Carbureted

Car"bu*ret`ed

(?), a. 1. (Chem.) Combined with carbon in the manner of a carburet or carbide.
[1913 Webster]

2. Saturated or impregnated with some volatile carbon compound; as, water gas is carbureted to increase its illuminating power.

[Written also carburetted.]

[1913 Webster]

Carbureted hydrogen gas, any one of several gaseous compounds of carbon and hydrogen, some of with make up illuminating gas. -- Light carbureted hydrogen, methane (CH4), also called marsh gas, and fire damp.
[1913 Webster +PJC]

{

Car"bu*ret`or

,

Car"bu*ret`tor

(?) }, n. 1. (Chem.) An apparatus in which coal gas, hydrogen, or air is passed through or over a volatile hydrocarbon, in order to confer or increase illuminating power.
[Written also carburettor.]

[1913 Webster]

2. One that carburets; specif., an apparatus in which air or gas is carbureted, as by passing it through a light petroleum oil. The carburetor for a gasoline engine is usually either a surface carburetor, or alternatively a float carburetor (called also float-feed carburetor, or spray carburetor). In the former air is charged by being passed over the surface of gasoline. In the latter a fine spray of gasoline is drawn from an atomizing nozzle by a current of air induced by the suction of the engine piston, the supply of gasoline being regulated by a float which actuates a needle valve controlling the outlet of the feed pipe. Alcohol and other volatile inflammable liquids may be used instead of gasoline.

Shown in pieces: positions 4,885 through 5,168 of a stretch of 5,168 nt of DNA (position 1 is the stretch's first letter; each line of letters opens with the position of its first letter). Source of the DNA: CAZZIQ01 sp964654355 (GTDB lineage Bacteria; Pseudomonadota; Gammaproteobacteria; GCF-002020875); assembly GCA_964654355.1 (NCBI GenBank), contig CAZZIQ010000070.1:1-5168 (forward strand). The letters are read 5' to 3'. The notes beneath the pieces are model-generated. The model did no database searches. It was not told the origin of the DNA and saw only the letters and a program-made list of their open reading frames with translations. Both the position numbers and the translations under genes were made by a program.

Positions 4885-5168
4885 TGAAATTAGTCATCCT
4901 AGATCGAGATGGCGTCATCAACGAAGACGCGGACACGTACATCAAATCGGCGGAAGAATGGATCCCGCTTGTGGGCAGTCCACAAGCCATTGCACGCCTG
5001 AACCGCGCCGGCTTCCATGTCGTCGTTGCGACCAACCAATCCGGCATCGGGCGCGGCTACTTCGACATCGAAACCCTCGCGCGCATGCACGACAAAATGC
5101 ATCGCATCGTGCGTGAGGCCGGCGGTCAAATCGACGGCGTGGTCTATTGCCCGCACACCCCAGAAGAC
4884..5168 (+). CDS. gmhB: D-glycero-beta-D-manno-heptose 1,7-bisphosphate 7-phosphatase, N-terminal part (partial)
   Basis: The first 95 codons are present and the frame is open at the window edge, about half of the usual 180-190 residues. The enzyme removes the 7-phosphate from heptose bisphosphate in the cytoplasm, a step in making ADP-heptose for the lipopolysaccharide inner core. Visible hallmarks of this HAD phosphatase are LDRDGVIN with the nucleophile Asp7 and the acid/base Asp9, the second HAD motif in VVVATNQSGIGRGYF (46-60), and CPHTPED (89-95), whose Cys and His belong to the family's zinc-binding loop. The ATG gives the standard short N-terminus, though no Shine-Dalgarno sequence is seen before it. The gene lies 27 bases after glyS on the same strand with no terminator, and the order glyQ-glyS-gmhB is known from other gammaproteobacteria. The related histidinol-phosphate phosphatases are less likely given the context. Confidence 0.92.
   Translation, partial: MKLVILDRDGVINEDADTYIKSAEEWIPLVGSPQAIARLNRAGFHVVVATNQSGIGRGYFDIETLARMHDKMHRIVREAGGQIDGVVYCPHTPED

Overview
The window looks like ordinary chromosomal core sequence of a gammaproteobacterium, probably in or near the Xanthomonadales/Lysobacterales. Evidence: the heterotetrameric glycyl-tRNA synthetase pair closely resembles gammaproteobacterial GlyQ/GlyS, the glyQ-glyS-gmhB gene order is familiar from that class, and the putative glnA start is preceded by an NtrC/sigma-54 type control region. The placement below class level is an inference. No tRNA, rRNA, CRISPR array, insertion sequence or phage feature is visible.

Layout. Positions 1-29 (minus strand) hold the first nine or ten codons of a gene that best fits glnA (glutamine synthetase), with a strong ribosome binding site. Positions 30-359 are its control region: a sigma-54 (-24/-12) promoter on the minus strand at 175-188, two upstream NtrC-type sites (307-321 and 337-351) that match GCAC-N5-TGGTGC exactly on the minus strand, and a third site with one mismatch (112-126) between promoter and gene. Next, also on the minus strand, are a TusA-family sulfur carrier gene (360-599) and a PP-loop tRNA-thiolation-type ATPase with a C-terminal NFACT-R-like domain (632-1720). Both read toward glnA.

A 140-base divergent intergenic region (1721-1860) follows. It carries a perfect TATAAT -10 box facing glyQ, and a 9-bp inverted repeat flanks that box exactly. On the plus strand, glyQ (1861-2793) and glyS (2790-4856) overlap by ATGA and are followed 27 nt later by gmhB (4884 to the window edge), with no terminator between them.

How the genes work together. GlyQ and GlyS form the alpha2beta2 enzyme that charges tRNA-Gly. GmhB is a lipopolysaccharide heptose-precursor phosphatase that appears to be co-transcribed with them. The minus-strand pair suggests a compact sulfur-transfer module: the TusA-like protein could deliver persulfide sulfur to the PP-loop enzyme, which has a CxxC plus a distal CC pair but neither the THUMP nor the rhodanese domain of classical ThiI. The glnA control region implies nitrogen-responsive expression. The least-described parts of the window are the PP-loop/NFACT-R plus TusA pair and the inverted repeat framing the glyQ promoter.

[Webster 1913 Suppl.]

 

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Tue 18th December 2018